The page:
36. I am very lucky to have a large sewing room all to myself. It has been also been featured in two magazines (not bragging just sayin!) Not only is it my sewing room it is my sanctuary . Virginia woolf said it all in her essay ‘a room of ones own’

    “Give her a room of her own and five hundred a year, let her speak her mind and leave out half that she now puts in, and she will write a better book one of these days.”[

    As to sewing in a small space I like those pics on pinterest where people have wardrobes that open out into sewing areas?

    Daisy x

  37. Jennifer says:

    I sew in my bedroom at the moment, I have a mobile table for my machine and all of my stash and notions are in boxes on my bookshelves. Not ideal but it forces me to be tidy and contained while I’m still living at my parent’s house!

  38. Shelley says:

    I have a lttle sewing kingdom built as part of our house refurb, however I cut out on the kitchen table and sew curtains in the room they will be hung. I generally hand sew in front of the TV at night.

  39. sewmecrafty says:

    My sewing space doubles as my daughters play area so I bought a table from Target that expands and has storage. It sits in the corner of the room. It serves as my sewing table, of course, and it’s a place to hide my notions as well as any current projects I’m working on.

  40. Karen S says:

    I have a sewing room. I’m lucky in that it’s only me and the dog that share a small 3 bedroom house so I don’t have to worry about my sewing stuff bothering other people. I don’t need a guest room so one of the bedrooms is my sewing room and the other ‘extra’ bedroom is a den/stores the overflow yarn & fabric from the sewing room. I’m pretty organized and most things are stored in boxes of various sizes that are labeled and keep in the closet. I have metal shelving in the closet for all those boxes. An old dresser stores fashion fabric. I usually set the ironing board up in another room. I can set it up in the sewing room but then floor space is tight. I do wish the room was big enough for a dedicated cutting area. I use my kitchen table for that.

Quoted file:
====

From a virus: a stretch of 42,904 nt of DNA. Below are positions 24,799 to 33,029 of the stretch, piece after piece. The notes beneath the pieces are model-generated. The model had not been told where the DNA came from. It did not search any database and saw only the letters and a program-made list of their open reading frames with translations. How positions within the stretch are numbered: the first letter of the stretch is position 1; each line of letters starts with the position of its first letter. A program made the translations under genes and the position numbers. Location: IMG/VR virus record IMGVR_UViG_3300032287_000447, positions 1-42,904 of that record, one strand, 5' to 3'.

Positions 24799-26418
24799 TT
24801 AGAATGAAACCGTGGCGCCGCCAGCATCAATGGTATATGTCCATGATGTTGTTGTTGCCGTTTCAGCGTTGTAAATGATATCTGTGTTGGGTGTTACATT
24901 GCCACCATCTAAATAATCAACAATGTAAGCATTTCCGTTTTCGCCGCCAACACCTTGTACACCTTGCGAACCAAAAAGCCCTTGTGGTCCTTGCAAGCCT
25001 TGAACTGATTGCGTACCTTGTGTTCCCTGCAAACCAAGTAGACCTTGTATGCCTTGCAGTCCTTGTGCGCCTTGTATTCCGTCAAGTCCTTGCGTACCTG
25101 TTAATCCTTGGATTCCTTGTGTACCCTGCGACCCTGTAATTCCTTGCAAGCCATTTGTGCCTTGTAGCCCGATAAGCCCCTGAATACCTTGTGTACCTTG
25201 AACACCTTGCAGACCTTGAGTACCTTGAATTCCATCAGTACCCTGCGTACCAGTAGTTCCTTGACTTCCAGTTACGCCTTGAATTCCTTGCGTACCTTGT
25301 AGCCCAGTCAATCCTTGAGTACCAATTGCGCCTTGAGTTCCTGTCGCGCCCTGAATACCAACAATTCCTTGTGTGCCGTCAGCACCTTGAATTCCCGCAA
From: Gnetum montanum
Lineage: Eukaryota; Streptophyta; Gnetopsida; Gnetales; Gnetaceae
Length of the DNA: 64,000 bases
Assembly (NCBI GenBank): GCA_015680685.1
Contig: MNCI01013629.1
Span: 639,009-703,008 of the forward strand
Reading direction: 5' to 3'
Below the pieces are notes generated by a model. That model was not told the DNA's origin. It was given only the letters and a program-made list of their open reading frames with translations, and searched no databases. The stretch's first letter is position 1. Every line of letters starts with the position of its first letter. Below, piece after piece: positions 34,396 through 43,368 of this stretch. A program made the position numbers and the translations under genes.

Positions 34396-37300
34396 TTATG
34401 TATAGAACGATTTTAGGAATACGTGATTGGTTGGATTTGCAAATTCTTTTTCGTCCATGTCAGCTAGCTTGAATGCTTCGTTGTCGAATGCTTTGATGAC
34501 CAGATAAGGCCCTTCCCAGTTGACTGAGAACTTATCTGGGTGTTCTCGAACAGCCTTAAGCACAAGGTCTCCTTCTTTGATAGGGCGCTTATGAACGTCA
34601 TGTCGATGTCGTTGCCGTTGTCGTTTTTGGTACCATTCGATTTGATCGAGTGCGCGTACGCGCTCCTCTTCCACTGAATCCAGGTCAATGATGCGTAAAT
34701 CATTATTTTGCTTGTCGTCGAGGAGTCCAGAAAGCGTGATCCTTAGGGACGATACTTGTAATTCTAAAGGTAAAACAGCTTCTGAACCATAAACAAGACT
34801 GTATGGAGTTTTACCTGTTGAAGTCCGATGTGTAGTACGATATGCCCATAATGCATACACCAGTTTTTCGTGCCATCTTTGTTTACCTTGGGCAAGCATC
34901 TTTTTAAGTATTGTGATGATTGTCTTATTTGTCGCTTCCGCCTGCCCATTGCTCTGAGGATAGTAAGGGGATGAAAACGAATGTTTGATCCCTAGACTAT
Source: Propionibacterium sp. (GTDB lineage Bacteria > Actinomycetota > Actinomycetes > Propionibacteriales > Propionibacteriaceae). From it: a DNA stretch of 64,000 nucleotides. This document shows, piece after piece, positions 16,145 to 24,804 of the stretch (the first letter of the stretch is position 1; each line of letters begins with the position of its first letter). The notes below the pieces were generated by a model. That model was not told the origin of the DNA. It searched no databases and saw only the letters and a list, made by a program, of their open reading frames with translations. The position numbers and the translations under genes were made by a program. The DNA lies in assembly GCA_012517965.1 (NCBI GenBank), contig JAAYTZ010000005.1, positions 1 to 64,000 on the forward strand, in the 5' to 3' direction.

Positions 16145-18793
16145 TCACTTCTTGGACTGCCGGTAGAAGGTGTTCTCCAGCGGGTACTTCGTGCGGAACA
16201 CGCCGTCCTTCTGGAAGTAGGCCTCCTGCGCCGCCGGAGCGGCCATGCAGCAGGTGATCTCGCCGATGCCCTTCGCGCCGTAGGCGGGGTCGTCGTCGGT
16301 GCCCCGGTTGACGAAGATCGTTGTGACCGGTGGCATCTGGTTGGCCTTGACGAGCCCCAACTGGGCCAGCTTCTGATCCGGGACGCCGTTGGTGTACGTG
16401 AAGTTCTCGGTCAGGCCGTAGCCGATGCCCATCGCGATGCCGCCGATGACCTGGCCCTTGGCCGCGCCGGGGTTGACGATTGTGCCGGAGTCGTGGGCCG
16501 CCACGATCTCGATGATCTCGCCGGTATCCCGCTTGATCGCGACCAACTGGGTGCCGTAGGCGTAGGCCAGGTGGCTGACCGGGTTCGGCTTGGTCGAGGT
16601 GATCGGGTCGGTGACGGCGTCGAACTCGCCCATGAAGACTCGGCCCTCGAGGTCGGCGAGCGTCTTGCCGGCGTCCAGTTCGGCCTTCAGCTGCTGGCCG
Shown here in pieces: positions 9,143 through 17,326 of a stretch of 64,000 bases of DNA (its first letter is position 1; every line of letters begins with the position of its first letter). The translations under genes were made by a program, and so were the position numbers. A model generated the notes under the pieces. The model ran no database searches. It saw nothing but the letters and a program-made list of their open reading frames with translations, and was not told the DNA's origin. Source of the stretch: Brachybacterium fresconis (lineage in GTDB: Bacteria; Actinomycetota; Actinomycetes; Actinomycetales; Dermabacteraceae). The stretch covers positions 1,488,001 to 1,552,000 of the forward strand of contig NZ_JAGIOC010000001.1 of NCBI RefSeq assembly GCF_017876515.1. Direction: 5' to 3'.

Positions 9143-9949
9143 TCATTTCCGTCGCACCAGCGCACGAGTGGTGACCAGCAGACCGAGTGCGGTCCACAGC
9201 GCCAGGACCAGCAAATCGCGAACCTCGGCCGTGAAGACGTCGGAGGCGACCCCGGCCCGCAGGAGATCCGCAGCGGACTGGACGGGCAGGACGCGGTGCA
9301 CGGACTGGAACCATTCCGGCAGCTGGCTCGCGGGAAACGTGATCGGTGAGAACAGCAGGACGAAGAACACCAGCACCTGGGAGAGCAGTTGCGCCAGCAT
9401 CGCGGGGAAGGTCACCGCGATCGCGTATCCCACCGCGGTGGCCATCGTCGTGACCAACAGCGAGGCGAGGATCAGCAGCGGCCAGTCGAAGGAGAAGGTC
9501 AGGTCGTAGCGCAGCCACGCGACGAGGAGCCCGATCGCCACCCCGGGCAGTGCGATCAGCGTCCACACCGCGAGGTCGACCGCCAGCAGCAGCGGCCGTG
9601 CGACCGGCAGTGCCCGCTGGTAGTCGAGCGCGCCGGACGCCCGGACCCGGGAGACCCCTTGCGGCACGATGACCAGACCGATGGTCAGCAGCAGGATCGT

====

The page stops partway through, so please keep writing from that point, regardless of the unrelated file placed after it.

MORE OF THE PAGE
41. Caitlib says:

    I am currently trying to convince my darling boyfriend to make me one of these for our lounge: http://www.shanty-2-chic.com/2014/08/diy-murphy-desk.html

  42. beales56 says:

    Inspired by George and his fabulous Small Spaces, I repurposed my eldest son’s bedroom which was unused after he left home. I removed the mattress from the built in bed and made a high cushion for my sewing chair so that I am sitting at the right height. I even decorated. It’s tiny, but perfect with good light, a view of the road and cupboard space to hide my sewing stuff. It taken me some time to settle in and make it mine. In theory having the room is supposed to increase my productivity, in practice it encourages fantasy sewing with room to stash yet another pattern 😃

  43. Annie S. says:

    No I don’t have a dedicated sewing room either, unfortunately. I store my sewing machines, embellisher, overlocker, Big shot, cricut behind the settee. Fabrics and habby stored in the wardrobe/attic. I actually do all my sewing and other crafting on the dining table – have done for years and years, with no problem. It isn’t really all about the space – it is about the dedication. If you really want to sew, you will do it, wherever you can.

  44. Nikki says:

    My sewing space is in my bedroom. Not the best place for it as my OH is a late riser and I lose sewing time because of it! Our house is currently a WIP and one day I will have a sewing room, but I will be sharing it with my OH’s comic collection!

  45. rryberg1 says:

    I have a beautiful hat box that I use to “hide” my sewing mess. Any in-progress project, and everything I need to work on it goes into that box. Once I put the lid on, it just looks like a decoration, not a sewing mess!

  46. Carolyn says:

    In my last apt I didn’t have a dedicated space. I set my sewing machines up on a table in the window, my cutting table by my closet and I used an armoire to store all of my sewing supplies. So I understand the challenges but I think coming up with a good storage plan is what makes living with your sewing machines doable.